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The Student News Site of Fresno Christian High School

The Feather

The Student News Site of Fresno Christian High School

The Feather

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Sibling rivalry complicates academics, activities

Kindergarten teachers often advocate sharing, but dividing the same birthday, bathroom and class schedule may be taking it too far.

Since kindergarten, my twin brother, Austin Ward, and I have gone to the same school and shared almost every class together. Because we spend so much time together, disputes are bound to occur from who gets the front seat to control of the remote. However, our greatest competition arises in the classroom.

After getting back a test, we immediately ask for each other’s score. We remark with Ha! I beat you! or How did you do better? I fear Austin will always do better than me, however, as he achieves straight As from pure intelligence while I study and work continuously just to put up a fight.

Although we compete for grades, we benefit from sharing every class together. We use our academic strengths to compensate for each other’s weaknesses. I help him in math, and he helps me in English and science.

In addition to homework help, going to school on the same campus allows us to have the same friends. I became better friends with guys because of Austin, and he became better friends with girls due to me. Although the comment She’s my friend, not yours! often slips from my mouth, we are able to enjoy each other’s company.

Conflict often arises from spending too much time together, but our relationship has also strengthened due to being together throughout the day. We have learned to bicker less and encourage more.

Other brother-sister combos cause rifts, but competition improves skill

Almost all students relate to rivalry among peers. While my brother and I compete in the classroom, other students vie with their siblings on the field.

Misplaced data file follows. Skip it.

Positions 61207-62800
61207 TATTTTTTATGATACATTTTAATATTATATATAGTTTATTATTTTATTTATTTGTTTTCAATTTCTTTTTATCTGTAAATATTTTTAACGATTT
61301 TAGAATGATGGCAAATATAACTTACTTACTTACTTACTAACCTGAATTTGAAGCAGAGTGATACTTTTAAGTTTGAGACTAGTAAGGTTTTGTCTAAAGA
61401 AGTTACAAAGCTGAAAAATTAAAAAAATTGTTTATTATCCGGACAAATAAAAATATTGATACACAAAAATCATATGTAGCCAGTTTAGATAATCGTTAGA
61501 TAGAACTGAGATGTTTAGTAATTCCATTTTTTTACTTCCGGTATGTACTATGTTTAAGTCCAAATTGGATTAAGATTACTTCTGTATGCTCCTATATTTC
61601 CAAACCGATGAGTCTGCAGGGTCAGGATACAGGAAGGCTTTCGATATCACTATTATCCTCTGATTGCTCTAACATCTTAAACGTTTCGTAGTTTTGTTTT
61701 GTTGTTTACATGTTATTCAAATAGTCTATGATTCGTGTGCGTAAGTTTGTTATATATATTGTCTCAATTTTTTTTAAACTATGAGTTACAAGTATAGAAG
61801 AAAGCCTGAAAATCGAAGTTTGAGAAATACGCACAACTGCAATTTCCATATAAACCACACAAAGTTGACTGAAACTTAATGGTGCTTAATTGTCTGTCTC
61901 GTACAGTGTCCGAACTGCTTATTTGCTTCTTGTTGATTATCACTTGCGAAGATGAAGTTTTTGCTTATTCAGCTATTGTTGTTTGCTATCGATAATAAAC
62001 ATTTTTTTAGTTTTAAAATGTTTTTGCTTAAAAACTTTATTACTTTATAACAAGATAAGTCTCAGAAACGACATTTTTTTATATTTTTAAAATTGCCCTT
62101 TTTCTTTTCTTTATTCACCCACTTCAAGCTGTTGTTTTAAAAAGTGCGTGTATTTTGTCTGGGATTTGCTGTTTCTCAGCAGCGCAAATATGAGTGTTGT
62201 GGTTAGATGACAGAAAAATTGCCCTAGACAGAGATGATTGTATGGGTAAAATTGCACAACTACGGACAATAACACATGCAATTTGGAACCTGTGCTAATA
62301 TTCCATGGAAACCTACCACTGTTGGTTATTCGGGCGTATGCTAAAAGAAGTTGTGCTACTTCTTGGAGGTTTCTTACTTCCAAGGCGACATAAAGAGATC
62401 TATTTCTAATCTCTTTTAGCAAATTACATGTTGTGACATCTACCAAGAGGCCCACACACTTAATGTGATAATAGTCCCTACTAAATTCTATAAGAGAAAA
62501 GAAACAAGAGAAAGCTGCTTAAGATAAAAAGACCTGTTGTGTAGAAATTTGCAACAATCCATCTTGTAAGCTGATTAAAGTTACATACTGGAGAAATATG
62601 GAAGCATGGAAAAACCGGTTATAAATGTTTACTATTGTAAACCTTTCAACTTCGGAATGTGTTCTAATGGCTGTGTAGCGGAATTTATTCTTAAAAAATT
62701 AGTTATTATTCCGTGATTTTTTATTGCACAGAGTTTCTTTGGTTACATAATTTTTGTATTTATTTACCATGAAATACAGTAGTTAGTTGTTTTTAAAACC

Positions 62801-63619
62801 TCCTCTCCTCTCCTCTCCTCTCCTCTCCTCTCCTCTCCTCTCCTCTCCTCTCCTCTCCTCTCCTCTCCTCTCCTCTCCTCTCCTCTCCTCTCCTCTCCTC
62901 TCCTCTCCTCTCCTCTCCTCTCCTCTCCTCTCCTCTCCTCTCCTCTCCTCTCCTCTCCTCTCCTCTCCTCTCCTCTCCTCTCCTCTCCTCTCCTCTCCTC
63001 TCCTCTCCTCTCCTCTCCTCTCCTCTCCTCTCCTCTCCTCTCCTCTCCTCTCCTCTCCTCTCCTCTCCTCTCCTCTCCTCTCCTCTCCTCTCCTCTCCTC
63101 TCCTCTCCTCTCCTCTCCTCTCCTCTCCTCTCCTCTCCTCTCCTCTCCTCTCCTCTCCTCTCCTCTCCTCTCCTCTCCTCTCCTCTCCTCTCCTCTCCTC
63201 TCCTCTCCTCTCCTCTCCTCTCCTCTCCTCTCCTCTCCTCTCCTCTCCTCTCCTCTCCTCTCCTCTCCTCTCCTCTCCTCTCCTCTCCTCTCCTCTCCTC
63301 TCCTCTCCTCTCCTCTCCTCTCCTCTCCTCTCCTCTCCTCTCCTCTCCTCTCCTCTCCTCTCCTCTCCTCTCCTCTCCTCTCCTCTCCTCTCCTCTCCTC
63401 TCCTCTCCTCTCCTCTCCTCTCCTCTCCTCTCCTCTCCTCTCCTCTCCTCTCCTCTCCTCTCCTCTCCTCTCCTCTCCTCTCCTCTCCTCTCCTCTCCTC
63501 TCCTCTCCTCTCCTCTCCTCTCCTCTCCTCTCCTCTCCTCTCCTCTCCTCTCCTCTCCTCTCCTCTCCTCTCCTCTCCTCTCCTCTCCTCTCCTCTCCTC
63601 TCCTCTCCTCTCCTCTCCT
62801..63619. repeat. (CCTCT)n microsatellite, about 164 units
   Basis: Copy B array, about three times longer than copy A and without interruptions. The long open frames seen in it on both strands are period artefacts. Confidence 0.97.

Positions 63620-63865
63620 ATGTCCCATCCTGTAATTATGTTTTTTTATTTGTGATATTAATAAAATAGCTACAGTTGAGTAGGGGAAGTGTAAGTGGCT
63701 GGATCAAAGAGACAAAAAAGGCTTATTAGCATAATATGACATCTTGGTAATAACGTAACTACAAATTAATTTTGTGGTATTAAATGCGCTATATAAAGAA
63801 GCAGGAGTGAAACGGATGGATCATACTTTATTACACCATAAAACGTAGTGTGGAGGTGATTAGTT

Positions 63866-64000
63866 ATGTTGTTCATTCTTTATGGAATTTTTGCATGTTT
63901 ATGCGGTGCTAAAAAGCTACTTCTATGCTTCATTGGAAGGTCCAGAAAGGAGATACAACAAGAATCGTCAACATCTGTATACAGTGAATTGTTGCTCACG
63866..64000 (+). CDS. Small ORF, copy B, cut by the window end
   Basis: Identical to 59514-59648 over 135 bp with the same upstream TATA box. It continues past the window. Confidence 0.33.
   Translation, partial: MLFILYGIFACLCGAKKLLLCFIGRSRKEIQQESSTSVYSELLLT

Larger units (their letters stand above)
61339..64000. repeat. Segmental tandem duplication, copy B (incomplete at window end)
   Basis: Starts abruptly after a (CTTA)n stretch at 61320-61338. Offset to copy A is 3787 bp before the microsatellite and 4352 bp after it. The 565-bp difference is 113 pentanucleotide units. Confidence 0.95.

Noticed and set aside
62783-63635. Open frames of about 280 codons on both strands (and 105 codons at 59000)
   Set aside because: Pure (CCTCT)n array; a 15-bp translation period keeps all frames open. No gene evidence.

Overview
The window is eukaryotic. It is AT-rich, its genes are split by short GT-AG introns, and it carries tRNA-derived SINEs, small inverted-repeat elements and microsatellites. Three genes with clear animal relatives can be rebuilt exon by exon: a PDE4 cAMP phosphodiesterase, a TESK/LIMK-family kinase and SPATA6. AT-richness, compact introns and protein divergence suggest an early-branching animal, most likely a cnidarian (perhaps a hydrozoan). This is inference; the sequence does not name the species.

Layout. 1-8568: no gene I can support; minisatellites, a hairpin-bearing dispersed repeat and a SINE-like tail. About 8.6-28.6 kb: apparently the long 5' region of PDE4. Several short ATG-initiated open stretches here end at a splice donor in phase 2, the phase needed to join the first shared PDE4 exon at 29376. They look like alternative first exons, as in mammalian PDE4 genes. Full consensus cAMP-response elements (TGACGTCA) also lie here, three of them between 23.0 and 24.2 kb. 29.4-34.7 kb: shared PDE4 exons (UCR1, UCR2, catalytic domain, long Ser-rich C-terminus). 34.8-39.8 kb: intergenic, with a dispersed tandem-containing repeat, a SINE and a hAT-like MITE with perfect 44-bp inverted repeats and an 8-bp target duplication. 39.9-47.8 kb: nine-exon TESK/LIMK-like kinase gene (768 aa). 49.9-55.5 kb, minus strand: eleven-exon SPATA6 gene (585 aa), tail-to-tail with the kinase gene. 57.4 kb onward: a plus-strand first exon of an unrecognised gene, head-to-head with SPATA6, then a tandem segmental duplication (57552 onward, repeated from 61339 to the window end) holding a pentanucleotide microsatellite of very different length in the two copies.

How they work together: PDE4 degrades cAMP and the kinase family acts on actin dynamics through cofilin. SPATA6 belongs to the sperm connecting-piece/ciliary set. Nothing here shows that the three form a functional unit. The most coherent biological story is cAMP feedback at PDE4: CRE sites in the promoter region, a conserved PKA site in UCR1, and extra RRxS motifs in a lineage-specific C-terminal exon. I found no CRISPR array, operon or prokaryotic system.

Since we are on the same squad, my sister, Kory (Thompson, ’11) and I are always competing against each other and trying to be the best, Brandi Thompson, ’12, said. I feel that since she is a captain, she thinks she can boss me around. We constantly fight about cheer-related issues.

Sometimes friction among siblings spreads to their friends, erupting with Civil War-style feuds.

When Kasey (Thompson, ’11) passed his driving test the first time and I failed, everyone at school made fun of me, Kory said. They constantly compared me to him and joked around saying that if Kasey could pass it I should have been able to also. The fact that he passed made me feel like he was better than me.

Although siblings on campus may cause conflict, it can also strengthen their relationships.

Playing on the same basketball team has improved Katie (White ’09) and Ashlyn’s (White ’11) relationship, Jim White, father and former basketball coach, said. It’s very positive to have siblings on the same team or in the same school because they learn to grow closer through working together. It’s a benefit that all siblings should recognize.

Playing on the same basketball team helps Katie and Ashlyn to improve their athletic ability and strengthen their relationship.

There are times when Katie and I push ourselves to improve so we push each other to do better, Ashlyn said. We practice together one-on-one and help each other progress. Working together builds our relationship.

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